An Open Letter to Sombath’s Well-­Wishers

From Ng Shui Meng, wife of Sombath Somphone

Since Sombath disappearance on the evening of 15 December 2012, my family and I have been touched by the great love, concern and support shown by friends, colleagues, international and regional agencies, civil society groups, government spokespersons, and Sombath with Tutu (cropped)the media who have joined hands to urge the Government of the Lao PDR to invest all their resources and capacities in their ongoing investigation of Sombath’s whereabouts, and to return him safely to me and to my family. We are most grateful and deeply touched by such show of solidarity for Sombath’s well-­‐ being.

While many articles and statements written about Sombath’s disappearance and urging his safe return have been helpful, some of the reports and comments also contain some factual errors or speculations. My greatest wish is the personal safety and well-­‐being of my husband, Sombath, wherever he is. For this reason, I urge all well-‐wishers not to stray away from the facts or to misrepresent Sombath or the nature of his work.

The facts as I know them

  1. Sombath was last seen on 15 December 2012 driving in his jeep behind my vehicle. We were both going home to dinner. The last time I saw him from my rear view mirror was around 6:00 p.m. near the police post on KM 3 on Thadeua Road.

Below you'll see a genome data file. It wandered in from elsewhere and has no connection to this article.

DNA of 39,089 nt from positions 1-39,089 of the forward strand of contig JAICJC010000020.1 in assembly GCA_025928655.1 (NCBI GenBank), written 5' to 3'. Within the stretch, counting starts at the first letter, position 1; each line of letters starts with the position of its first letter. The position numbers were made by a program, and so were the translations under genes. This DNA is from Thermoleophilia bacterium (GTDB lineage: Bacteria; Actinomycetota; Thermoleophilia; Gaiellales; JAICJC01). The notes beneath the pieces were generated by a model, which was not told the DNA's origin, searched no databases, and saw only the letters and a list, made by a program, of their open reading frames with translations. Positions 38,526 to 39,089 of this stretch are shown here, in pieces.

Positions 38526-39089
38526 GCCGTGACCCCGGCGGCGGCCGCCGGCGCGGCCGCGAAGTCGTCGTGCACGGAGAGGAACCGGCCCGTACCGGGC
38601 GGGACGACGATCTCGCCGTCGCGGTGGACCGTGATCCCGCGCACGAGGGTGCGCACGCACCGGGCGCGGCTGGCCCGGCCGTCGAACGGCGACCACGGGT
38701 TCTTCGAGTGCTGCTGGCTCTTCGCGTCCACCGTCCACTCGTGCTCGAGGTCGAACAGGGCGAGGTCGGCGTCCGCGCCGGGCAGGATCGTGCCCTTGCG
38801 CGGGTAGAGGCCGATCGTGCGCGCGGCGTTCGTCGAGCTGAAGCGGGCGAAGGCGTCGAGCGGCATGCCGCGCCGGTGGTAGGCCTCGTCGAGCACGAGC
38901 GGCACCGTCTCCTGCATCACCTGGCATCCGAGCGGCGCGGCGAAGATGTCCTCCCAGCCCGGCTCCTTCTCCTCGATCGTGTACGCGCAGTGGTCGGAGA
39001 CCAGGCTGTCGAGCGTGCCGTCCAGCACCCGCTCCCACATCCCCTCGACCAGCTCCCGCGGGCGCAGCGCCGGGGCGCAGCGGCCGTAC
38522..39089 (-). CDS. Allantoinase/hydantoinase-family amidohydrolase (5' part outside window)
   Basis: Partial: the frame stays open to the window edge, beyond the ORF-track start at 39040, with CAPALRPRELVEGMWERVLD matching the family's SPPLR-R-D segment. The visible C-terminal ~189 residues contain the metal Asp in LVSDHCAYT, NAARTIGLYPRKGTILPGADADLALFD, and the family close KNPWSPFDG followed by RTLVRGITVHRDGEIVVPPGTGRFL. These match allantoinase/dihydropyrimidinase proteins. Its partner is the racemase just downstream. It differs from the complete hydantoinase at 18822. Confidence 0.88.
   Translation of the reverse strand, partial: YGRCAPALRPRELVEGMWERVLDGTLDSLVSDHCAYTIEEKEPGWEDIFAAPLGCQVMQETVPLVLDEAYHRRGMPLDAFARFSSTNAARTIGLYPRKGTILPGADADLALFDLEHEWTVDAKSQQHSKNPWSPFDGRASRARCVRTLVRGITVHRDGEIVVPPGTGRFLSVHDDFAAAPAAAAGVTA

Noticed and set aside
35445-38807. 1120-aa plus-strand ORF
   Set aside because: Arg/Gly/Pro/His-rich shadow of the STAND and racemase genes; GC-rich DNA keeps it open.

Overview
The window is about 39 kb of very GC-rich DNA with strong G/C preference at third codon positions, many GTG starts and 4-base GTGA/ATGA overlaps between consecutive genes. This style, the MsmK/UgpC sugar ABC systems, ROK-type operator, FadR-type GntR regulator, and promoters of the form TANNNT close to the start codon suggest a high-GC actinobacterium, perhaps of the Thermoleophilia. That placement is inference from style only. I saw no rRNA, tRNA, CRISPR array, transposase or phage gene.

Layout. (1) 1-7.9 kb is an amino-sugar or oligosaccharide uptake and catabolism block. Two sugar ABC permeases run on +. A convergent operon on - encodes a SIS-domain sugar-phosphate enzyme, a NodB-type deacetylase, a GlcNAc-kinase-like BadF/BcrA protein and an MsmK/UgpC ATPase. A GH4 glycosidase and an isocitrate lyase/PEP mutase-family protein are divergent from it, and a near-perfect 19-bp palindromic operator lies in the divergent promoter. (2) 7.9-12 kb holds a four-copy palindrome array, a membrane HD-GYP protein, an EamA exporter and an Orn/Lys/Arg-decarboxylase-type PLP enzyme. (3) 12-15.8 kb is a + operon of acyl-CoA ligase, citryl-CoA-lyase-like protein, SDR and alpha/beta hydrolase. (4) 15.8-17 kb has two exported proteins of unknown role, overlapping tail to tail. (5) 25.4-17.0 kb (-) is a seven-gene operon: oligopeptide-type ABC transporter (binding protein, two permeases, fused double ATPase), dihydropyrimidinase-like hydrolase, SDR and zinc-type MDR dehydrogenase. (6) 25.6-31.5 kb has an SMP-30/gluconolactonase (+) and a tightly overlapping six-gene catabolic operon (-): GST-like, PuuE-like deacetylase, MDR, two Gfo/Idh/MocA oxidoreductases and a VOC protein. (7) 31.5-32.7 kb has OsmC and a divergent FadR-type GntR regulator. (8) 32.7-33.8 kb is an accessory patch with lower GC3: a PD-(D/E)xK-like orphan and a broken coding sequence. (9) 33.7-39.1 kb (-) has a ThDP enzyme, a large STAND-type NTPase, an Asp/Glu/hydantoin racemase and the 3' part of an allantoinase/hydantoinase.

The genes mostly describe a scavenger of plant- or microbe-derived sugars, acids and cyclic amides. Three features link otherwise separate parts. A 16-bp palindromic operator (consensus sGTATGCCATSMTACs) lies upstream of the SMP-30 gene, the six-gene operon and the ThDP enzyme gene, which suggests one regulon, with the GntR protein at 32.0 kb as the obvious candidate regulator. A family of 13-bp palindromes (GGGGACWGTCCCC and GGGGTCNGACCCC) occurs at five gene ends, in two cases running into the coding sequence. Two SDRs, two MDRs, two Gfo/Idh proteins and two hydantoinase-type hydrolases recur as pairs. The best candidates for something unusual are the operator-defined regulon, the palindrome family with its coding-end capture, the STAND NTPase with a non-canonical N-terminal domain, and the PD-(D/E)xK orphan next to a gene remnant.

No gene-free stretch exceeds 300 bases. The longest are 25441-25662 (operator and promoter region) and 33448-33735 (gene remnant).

2. When he did not return home that night, we searched for Sombath’s whereabouts around the area where he was last seen and also searched the city’s hospital in the hope of finding Sombath, but to no avail.
  3. On 16 December, we reported Sombath missing to the village, district and police authorities. Family searches were once more carried out in all the city’s hospitals, but there was no sign of Sombath.
  4. On 17 December 2012, a request was made to the Vientiane Municipality Police Station to view the close circuit TV footages recorded by CCTV cameras near the police post where Sombath was last seen. The police officers on duty were very cooperative and allowed us to view the CCTV footages. From the TV footages, we saw Sombath stopped by the police at the police post. We saw Sombath get out of his jeep and enter into the police post.